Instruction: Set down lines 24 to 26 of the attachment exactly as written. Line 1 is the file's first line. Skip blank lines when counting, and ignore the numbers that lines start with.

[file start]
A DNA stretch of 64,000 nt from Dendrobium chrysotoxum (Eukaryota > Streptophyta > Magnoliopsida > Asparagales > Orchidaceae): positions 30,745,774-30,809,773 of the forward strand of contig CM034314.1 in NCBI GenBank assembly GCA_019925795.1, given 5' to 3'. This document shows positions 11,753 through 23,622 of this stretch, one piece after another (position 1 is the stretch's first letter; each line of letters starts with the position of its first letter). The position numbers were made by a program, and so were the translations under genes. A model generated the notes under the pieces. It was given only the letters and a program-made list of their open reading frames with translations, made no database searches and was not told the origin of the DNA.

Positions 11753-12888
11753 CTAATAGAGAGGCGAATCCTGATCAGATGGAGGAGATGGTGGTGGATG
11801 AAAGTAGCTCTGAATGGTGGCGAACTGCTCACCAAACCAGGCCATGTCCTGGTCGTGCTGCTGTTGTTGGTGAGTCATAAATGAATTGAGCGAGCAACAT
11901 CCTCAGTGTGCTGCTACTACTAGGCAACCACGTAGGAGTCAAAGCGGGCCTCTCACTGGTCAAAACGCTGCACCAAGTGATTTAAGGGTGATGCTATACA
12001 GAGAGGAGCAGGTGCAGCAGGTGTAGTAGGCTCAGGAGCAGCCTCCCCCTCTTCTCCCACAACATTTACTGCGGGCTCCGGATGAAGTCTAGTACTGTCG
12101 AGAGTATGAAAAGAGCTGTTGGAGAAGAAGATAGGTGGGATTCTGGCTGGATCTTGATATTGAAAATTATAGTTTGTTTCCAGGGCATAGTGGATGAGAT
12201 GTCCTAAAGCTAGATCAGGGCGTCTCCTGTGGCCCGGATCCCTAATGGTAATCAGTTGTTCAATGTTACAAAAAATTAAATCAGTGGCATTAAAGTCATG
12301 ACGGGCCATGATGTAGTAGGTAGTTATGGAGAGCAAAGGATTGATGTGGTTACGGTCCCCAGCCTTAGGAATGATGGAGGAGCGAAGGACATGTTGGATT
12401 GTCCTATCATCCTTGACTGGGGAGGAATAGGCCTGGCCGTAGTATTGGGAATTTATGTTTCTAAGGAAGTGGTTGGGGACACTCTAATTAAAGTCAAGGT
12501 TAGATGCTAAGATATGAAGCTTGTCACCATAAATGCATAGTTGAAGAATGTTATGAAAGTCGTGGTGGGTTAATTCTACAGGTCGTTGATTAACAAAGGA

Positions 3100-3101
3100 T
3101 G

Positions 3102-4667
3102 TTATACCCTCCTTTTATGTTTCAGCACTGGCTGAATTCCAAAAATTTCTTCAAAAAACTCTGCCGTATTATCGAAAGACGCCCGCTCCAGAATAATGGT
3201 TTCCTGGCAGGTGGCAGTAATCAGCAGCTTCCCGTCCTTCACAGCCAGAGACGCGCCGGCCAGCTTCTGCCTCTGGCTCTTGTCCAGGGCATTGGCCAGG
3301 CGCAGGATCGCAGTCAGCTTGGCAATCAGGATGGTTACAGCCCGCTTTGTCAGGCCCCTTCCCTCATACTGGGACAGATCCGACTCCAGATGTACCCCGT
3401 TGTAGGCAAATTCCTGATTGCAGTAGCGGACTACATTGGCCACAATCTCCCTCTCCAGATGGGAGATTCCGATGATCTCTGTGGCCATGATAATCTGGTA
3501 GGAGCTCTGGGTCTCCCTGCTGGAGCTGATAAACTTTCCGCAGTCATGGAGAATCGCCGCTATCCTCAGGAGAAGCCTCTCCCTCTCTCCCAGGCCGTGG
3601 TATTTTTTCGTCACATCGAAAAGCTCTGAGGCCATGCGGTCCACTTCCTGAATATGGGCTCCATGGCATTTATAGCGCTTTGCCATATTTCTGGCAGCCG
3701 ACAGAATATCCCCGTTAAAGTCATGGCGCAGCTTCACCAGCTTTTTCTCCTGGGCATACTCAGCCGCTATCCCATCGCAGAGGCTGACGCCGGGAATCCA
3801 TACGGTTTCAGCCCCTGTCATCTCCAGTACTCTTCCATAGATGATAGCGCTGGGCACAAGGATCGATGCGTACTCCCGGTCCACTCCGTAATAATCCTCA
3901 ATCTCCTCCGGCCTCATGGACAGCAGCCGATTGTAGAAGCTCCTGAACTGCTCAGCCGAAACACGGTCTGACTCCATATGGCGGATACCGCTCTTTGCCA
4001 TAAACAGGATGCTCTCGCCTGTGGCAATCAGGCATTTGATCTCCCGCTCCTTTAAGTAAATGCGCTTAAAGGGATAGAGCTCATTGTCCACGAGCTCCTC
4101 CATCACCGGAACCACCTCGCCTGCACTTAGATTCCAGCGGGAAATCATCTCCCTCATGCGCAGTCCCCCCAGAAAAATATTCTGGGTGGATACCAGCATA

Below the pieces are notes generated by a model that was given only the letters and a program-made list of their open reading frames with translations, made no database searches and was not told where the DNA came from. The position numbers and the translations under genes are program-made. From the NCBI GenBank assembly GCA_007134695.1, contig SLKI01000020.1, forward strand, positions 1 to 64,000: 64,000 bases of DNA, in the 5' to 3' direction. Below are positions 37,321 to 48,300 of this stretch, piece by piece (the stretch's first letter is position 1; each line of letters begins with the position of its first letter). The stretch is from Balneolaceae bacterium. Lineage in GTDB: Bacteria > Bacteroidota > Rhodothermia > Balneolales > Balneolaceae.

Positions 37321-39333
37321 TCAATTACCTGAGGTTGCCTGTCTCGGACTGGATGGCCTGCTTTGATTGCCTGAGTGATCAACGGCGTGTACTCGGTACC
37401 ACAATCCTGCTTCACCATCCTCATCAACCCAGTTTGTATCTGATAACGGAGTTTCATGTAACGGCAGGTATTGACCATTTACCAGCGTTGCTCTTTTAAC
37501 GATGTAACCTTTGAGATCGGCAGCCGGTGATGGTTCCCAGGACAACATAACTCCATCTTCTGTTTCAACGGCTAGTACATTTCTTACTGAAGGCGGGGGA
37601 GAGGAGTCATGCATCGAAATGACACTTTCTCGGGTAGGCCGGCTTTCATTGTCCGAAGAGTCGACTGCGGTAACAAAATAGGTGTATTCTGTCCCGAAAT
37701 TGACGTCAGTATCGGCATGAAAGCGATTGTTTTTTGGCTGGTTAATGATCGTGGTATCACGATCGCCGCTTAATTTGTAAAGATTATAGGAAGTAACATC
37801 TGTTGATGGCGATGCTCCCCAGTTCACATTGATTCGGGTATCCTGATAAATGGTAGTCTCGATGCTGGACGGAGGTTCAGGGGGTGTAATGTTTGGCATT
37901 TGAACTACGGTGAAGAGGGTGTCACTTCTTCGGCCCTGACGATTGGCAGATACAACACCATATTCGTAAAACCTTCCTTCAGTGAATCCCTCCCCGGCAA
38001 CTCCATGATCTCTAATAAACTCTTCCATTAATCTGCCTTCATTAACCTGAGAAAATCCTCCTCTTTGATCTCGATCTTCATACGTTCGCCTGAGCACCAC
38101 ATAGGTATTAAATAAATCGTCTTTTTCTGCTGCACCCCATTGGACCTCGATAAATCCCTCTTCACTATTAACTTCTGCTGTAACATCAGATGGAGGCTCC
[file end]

3901 ATCTCCTCCGGCCTCATGGACAGCAGCCGATTGTAGAAGCTCCTGAACTGCTCAGCCGAAACACGGTCTGACTCCATATGGCGGATACCGCTCTTTGCCA
4001 TAAACAGGATGCTCTCGCCTGTGGCAATCAGGCATTTGATCTCCCGCTCCTTTAAGTAAATGCGCTTAAAGGGATAGAGCTCATTGTCCACGAGCTCCTC
4101 CATCACCGGAACCACCTCGCCTGCACTTAGATTCCAGCGGGAAATCATCTCCCTCATGCGCAGTCCCCCCAGAAAAATATTCTGGGTGGATACCAGCATA